Tim Howard. I think we all know the question Trebek, but per the rules of the game I submit “What is: Who will start in goal for the U.S. this summer?” Now, if only the answer up front were as easy.
I don’t need to say it, but up front is thin; Kate Moss and her dog Asta thin. I would say against little argument that Jozy has locked down his spot on the frontline. Our big boy looked good against the Netherlands and showed well in the Confed Cup (Who doesn’t love seeing this?).
So now let’s take a quick look at our pairing options (assuming Bobbo’s 4-4-2):
Davies: Obvious first choice if he can recover. Has the speed to pull the defense around the pitch or force them to play soft coverage. Chuck was adding technical skill and composure at a rapid rate prior to injuries. Willing to fight and never lacking in confidence. To borrow from Raymond Carver: Will you please get better, please?
Ching: The inverted James Brown: The hardest working show in man business. Ching gets after it on the pitch. Hell, Ching gets after it as soon as his eyelids separate in the morning. No question he would do whatever BB wanted, but could he pair well with Jozy? Interesting thought, but… My thought: too much lumber, not enough tools between them. Yours?
Eddie Johnson, Jeff Cunningham, Robbie Findley, Connor Casey: You’re kidding, right? You had your shot… NEXT!
Kenny Cooper: C’mon buddy, get it together. Your move back to Europe was supposed to keep you moving onward and upward. Instead, your mid-table Bundesliga 2 side loans you out to English Championship relegation fodder Plymouth Argyle where you’ve failed to crack the starting XI. You need to level-up in a hurry.
Am I missing anyone? A certain four-letter entertainment Web site has Robbie Rogers listed as a forward, but those guys think Craven Cottage is where Thoreau holed up… or how about: those guys think Queens Park Rangers are a special unit of the Canadian Mounties. Either way, they still can’t say “soccer” without snickering like schoolgirls, and Robbie (of the Rogers variety) won’t be seeing time up front.
What this means is that we’re not going to be able to chuck the ball forward and expect Rooney and Ibrahimovic to do the rest. So if we are likely not to see an outpouring of 9-shirt/10-shirt play and a barrage of goals from our forwards, the question then becomes how else do we going to find a way to shout “Pick THAT one out, Foster!”
Here is my list, in stream-of-consciousness order, of how I see us finding the back of the net this summer exclusive of strikers:
Drop-pass to onrushing mid: A nifty ball into Jozy inside the box will draw the attention of 2 defenders and he’ll cut a dangerous ball inside the spot. Attacking mids will find space and crash the net. This must follow prolonged possession in the offensive third. Otherwise, a driving run near or along the endline toward the post from an outside player (outside mid on a flyer or a back on the overlap) thinking 80% pass-20% shot.
Set piece header: Bocs’ specialty. Dempsey is next in line. Gooch is no stranger to the box on these occasions and if Goodson gets in the match he’s no slouch either. Lando/Dolo/Spector will drive a ball to the six and DeMerit will chew on someone’s neck setting his mates free.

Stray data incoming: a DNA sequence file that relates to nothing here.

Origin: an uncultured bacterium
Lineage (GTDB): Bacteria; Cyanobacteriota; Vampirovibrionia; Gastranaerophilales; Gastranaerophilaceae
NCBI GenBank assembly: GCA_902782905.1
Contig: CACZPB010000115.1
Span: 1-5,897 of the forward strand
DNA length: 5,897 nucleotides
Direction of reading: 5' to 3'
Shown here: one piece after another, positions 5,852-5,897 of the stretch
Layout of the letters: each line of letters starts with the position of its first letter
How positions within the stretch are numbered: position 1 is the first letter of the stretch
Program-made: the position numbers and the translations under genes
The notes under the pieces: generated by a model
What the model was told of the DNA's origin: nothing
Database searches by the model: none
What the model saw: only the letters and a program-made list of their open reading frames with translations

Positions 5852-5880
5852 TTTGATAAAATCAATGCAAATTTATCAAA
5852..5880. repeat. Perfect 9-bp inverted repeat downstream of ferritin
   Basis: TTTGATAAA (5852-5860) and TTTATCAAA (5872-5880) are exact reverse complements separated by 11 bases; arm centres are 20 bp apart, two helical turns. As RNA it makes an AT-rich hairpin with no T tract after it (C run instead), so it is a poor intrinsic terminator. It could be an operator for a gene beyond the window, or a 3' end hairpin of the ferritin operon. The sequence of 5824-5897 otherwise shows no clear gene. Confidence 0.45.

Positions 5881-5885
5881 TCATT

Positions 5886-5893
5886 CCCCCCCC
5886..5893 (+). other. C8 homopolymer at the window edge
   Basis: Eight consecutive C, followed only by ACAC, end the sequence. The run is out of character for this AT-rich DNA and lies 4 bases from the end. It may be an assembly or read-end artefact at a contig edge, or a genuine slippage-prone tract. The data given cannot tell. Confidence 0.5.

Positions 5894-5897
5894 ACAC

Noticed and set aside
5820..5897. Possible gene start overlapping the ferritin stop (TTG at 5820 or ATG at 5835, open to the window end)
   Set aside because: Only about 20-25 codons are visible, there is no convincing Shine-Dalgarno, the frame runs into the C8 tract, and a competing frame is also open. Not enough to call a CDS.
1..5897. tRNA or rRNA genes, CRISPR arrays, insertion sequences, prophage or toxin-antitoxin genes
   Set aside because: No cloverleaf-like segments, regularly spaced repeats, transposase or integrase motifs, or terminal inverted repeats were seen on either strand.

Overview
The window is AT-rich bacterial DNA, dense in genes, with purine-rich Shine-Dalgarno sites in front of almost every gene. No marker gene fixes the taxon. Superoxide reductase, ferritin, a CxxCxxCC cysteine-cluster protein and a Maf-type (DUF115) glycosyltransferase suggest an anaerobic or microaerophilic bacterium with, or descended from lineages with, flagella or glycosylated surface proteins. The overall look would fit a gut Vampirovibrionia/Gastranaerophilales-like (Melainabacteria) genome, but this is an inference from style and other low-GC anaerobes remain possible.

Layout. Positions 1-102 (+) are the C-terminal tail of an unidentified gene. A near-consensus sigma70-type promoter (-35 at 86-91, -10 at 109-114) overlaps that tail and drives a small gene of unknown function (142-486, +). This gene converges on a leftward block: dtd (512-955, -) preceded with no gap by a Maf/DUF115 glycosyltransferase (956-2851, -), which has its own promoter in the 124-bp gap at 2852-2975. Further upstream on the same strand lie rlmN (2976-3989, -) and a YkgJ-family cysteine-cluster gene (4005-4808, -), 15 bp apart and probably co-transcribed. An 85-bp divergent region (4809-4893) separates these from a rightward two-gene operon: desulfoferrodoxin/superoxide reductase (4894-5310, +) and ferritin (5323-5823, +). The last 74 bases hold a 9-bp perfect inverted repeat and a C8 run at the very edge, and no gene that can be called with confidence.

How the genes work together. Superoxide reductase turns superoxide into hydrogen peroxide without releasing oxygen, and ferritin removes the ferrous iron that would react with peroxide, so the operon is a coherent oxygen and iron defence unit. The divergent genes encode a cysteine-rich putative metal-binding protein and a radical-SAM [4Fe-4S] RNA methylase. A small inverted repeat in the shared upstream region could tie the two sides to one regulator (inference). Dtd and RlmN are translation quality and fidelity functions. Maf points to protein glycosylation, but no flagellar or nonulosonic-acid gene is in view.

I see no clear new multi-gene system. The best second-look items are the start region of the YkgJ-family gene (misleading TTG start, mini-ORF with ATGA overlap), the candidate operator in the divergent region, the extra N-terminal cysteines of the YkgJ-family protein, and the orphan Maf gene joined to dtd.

Dempsey brilliance: Either from distance, a moment of pure creativity, or pure technical splendor, Deuce can conjure something out of nothing. If he’s in the game and in the mood, then Dempsey is always likely to give us the best moment of the match. I wouldn’t be surprised to see him finish one from a direct kick either.
Counter attack: Defensive-minded center mids? GO, Bob. Speed on the flank? GO, Bob. Inability to hold possession, drawing over-confident opponents ever further away from their goal? GO, Bob. All systems GO for launch… T-minus 10 seconds and holding for change of possession in our defensive third. Sometimes I think MB90 gives the ball away just so he can tackle somebody again. It is in these moments, where we don’t quite look like being able to string together confident passes to push the ball up-field, that we decide all we need is the ONE telling pass and we’re off to the races.
Scrum in the box: Guys like Davies and Jozy are good at keeping the ball alive in this sort of situation. Lando rarely loses sight of frame and Dempsey turns into Hyde inside the 18. Crosses from overlapping backs will cause problems and we will see some pinball.
Midfielder runs onto through ball just outside 18: This one requires us to be firing on all cylinders. Don’t know if we can piece this one together, but with our speed and fitness, it’s there for the taking. We are more likely to be going around than through, but if our opponent is convinced we are going touchline, we could sneak the opposite flank or a deep midfielder through.
PK: Don’t expect us to get any calls. Just don’t. Unless we’re far enough from Europe, but I don’t think Mars is far enough. Still, it’s in the rule book, and a tricky JFT type could entice one of those mouth breathing centerbacks into taking a hopeful stab at the ball only to clip an ankle. While we are on the subject, will somebody please explain Lando’s wrist/knuckle/hand kissy-thing to the rest of us.
Of course if Beasley or Bedoya step up, or Stu gets healthy, we might see Dempsey or Donovan get a full 90 up top. We’ll see who gets trotted out in the friendlies!
Doug Beard is a staff writer for The Yanks Are Coming. He can be reached at firstname.lastname@example.org.
Filed Under: March 2010
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